Gears Magazine December 2011
These days? Well, weird things happen every day. Like transmission problems caused by low voltage, poor cable connections, or loose or dirty grounds. And to make things even weirder, the battery may still start the engine without being jumped or the terminals cleaned.
So how do you deal with transmission problems caused by the battery? Start by cleaning and tightening the battery terminal ends before chasing electrical codes. Even if the terminals look good and the vehicle starts without a problem. And if it looks like this one (Right, below for mobile readers) don't even think of going any further until you clean the terminals and check the voltage. This particular instance was a 41TE where a shop worked on it for two days for solenoid codes.
- A Saturn equipped with a TAAT transmission had a complaint of hard shifts. There were no codes stored in any module. The battery voltage was low, but the engine started without any problems Charging the battery corrected the hard shifts.
- 2004 Saturn Vue with the MDRA Honda-type 5-speed transmission had a slip or delay on forward engagement. It sometimes fell out of gear at stop or defaulted to second-gear starts. The wrench light on the dash would light sometimes, but there were no codes present. Checking the battery revealed it would develop only 11.9 volts; replacing the battery fixed the transmission problem.
- Dodge or Chrysler vehicles cycle in and out of lockup or 4th gear without any codes stored. This symptom appears most often at light throttle, between 35 to 45 miles per hour. There's a list of 22 or more issues that can cause this complaint, but the most common is loos or dirty battery terminals and poor ground connections.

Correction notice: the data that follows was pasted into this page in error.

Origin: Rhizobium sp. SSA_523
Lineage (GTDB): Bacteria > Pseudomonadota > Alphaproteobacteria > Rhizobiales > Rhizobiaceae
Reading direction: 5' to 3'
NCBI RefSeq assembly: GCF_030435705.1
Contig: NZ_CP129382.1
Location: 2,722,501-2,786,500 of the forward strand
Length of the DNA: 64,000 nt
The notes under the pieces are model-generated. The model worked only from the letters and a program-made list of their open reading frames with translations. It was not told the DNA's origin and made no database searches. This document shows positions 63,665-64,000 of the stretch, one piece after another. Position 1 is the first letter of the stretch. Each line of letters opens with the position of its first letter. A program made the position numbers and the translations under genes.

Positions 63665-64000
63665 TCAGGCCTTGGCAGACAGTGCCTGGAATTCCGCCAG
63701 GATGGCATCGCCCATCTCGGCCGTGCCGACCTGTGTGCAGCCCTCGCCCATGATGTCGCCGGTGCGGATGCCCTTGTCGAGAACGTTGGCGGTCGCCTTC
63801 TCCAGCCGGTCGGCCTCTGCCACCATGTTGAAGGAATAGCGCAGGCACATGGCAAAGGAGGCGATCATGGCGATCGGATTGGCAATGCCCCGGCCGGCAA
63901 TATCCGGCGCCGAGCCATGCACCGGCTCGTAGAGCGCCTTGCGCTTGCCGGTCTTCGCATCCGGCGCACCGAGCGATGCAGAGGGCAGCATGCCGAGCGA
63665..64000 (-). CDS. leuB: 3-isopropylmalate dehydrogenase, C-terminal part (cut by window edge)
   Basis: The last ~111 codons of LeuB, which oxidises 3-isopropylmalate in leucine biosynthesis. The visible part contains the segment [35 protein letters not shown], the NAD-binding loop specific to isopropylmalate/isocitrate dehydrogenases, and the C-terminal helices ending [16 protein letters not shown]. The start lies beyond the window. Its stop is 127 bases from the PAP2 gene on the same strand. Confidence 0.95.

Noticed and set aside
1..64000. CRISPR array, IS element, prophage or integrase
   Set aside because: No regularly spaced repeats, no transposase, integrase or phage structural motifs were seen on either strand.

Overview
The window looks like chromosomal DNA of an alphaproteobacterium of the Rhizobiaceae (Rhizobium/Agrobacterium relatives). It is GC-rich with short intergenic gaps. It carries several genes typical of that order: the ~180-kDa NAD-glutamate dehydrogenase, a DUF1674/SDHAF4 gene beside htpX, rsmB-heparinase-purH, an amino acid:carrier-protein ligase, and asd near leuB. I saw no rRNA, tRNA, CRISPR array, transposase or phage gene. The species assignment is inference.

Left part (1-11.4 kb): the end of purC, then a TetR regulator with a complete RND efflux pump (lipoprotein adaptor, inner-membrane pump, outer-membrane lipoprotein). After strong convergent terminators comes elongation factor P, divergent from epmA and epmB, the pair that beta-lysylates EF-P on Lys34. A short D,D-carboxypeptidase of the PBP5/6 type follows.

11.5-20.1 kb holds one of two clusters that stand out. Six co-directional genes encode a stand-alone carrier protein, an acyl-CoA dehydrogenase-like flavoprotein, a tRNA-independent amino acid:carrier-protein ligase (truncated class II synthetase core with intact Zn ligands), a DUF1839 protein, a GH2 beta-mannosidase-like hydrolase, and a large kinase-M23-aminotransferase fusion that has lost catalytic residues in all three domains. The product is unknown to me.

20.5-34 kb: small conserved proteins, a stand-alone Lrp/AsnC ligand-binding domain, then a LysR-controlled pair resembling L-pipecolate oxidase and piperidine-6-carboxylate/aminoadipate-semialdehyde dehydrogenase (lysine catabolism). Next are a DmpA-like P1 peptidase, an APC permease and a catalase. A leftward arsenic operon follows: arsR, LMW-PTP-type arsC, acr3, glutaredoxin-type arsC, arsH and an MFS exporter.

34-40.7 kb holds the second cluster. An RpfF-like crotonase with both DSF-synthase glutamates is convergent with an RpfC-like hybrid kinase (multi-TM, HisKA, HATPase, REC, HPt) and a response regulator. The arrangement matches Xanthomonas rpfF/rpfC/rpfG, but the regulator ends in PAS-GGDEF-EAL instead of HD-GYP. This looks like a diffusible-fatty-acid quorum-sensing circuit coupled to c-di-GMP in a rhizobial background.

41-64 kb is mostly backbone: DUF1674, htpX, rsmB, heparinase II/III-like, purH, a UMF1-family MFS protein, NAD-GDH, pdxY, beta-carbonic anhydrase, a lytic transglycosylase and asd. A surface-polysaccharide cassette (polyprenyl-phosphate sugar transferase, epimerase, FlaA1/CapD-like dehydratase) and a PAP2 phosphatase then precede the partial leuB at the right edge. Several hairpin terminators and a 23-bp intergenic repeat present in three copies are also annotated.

- Ford trucks equipped with a power takeoff (PTO) unit ; the PTO stops working after a transmission rebuild. There's no problem with the battery voltage or connections; the problem was cause when the battery was disconnected during repair, causing the computer to lose its memories. TO correct it, you'll need to drive the vehicle for at least 7 miles at speeds over 50 MPH for the computer to relearn PTO function.
- Late model Mercedes vehicles with a weak battery or a replacement battery that won't provide adequate current for the starter. This can cause pump bushing failure because of the additional starter draw through the transmission bell housing.
For example: A BMW equipped with either a 4L30E, or ZF 4- or 5-Speed transmission won't upshift to or past 4th gear after driving on the highway. The transmission receives commands to only 3rd or 4th gear, with no codes stored.
This particular vehicle had only 42,000 miles, and the right front tire was just changed because it went flat. The spare was new and had no mileage on it. The difference in tire size caused the computer to think the vehicle was in a high speed turn. The curve recognition software would downshift the vehicle to a lower gear and wouldn't allow the transmission to upshift past that gear. This is a safety feature to prevent the driver from losing control of the vehicle on high speed turns. The quick check for this problem was to swap the tire from the right front to the right rear.